The first time (that I know of) that I almost died, I was about 2, and I had swallowed a penny. Why? Because pennies are fucking delicious, that’s why. Or maybe I thought that if I swallowed a penny I’d shit a quarter. Again, who knows. Anyway, an aunt’s boyfriend saw me choking and apparently performed the Heimlich maneuver to get me to spit it up. That’s what my family has told me. I vaguely remember being forced to shyly thank him before I ran off to try to find another way to die.
My second brush with death involved a(n apparently drunk) teenage driver who drove a car that I was in the backseat of into a large pile of rocks and mud. The pile acted as a ramp and launched the car through the air and into a harbor. It was very Dukes of Hazzard. As water rushed into the car, we all scrambled to unbuckle our seat belts and the boys helped us climb up through the driver’s side window because the car was lying sideways in the muddy water. It was terrifying, and it took a long time before I could comfortably ride in a car (with a drunk person) again. (Side note: In my defense I was only 15 at the time, surrounded by friends that I “trusted,” and since we were all caravaning less than a mile down the road, no one thought that he would destroy the car and endanger all of our lives so quickly and efficiently.)
I include this as a near-death experience because the car hit a boat on it’s way into the water, and everyone speculated that if it hadn’t, it may have flipped on it’s roof-drowning us all.
Despite being in constant terror as the boyfriend wove through the crazy traffic of a major European city on a vehicle he had no prior experience with, the day went pretty well until we decided to stop for lunch. All of us had downed a few pints the previous evening and we agreed on some greasy pub food. So, stopping in a nearby Irish Pub, I innocently ordered some fried mushrooms. And, being extremely hungry from a long day of hard scooting, I tried to eat one as soon as the basket was delivered. Except that the mushroom was really, really hot. Probably because it had emerged from a vat of bubbling-hot grease mere seconds before I decided to stuff my face with it. Instead of rudely spitting it out in front my new friends, I tried to just swallow it. This didn’t work. The mushroom firmly lodged in my throat, I got the boyfriend’s attention by waving at my face and looking panicky (he asked “are you choking?” and when I nodded exasperatedly, yelled at a waitress “she’s choking!”), and the poor guy had to quickly learn and preform the Heimlich maneuver in front of the entire pub. Thankfully, he figured it out before I died, and, other than the horrified looks on our friend’s faces, the rest of the day went relatively smoothly. The shell-shocked waitress mentioned in broken English as we left that she’s glad someone helped me because she had no idea what to do. I told her I was glad, too.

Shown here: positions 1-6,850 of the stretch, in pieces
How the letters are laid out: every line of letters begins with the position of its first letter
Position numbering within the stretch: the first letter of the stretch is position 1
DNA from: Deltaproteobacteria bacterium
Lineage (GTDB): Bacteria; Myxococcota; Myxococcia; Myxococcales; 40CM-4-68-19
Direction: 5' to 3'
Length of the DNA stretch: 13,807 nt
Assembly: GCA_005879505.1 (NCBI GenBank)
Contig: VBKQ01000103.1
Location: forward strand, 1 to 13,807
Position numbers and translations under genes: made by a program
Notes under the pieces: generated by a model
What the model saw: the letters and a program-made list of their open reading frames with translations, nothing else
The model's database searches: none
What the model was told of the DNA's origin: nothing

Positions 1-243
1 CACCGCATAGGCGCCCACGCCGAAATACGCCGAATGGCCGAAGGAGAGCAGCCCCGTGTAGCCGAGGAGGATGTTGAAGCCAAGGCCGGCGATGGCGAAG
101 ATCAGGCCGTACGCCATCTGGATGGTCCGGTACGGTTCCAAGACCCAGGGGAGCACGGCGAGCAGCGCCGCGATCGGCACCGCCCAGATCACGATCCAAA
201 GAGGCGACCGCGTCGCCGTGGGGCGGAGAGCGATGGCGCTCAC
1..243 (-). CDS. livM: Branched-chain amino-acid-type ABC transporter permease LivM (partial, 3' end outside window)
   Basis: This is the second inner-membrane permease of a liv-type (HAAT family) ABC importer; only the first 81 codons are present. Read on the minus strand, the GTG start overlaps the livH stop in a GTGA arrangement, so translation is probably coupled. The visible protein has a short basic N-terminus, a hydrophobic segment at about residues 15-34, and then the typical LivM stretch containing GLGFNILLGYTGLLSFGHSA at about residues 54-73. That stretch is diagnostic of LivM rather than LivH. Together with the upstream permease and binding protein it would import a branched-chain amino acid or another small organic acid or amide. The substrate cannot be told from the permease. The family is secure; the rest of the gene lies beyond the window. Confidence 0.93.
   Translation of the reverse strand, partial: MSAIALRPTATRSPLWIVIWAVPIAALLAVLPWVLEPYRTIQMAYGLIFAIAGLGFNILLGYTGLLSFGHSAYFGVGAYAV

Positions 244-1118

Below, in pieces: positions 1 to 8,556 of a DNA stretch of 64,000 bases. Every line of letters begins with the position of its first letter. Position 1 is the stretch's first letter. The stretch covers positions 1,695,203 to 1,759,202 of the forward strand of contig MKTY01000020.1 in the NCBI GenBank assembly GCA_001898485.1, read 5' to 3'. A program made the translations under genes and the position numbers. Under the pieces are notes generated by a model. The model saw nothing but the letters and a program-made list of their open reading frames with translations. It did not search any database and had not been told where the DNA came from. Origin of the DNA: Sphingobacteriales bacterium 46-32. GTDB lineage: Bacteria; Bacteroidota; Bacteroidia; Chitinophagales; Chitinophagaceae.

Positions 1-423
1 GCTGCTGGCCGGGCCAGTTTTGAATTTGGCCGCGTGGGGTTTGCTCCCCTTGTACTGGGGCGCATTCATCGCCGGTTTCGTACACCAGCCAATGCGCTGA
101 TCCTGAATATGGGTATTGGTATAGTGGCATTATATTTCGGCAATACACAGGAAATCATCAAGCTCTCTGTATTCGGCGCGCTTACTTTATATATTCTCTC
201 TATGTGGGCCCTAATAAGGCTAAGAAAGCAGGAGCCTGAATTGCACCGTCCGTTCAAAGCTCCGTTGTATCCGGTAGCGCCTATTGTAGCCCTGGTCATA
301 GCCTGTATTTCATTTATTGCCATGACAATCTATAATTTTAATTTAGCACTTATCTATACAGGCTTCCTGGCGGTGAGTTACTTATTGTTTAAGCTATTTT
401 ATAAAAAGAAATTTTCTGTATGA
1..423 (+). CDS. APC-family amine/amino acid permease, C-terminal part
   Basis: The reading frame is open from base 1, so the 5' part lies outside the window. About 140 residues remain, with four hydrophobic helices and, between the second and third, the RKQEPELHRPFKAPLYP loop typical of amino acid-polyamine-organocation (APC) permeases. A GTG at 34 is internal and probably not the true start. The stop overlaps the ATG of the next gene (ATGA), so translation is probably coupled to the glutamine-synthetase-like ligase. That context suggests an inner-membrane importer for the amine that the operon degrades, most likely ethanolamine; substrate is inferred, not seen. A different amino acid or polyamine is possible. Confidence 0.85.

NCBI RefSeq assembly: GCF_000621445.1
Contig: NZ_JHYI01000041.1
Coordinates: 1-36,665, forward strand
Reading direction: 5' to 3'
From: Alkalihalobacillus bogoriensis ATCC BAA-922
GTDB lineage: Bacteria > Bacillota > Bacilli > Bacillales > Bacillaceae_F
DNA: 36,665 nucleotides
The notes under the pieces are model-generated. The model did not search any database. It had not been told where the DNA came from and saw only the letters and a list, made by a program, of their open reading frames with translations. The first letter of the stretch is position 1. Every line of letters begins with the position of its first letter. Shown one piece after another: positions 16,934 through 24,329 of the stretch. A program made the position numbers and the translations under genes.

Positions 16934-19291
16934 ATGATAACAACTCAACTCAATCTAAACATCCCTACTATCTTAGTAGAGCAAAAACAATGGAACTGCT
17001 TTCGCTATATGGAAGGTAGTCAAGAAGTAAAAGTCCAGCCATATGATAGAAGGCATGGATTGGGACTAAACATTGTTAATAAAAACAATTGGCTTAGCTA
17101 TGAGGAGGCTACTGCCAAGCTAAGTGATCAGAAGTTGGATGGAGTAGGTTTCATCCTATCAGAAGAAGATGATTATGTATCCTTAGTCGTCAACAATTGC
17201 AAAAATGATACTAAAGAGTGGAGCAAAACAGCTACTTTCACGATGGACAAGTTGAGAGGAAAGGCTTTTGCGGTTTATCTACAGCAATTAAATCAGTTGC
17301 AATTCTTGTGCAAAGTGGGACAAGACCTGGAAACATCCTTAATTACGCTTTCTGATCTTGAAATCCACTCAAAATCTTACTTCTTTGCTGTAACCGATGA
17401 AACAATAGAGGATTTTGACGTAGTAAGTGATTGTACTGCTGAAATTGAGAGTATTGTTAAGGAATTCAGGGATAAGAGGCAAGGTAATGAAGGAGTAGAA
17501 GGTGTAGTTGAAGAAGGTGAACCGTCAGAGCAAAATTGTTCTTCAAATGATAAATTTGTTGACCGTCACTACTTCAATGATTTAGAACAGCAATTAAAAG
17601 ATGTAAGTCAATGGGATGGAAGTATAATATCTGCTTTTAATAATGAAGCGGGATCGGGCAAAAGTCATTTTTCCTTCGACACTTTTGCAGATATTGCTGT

Safely home from my trip to Europe and newly single (surprisingly, this had nothing to do with the mushroom incident), I spent the next summer on the coast of North Carolina, in the area I grew up. I even met a boy, at my favorite place in the world, the Pub. One day, this boy and I decided to drive out to his parent’s beach house. We took a quick dip in the Atlantic that instantly turned into us getting sucked out to open ocean by the rip tide. Now, I’m not a strong swimmer. Nowhere near it, in fact. So when the rip current came to get me, I tried to fight valiantly, but pretty much immediately lost my mind and started to panic. That is, until the boy yelled at me to shut up, and scooped me up, Baywatch style, to dispose of me on the shore. He then casually mentioned that he was a lifeguard for 6 years. No big deal.
All in all, it was an okay first date.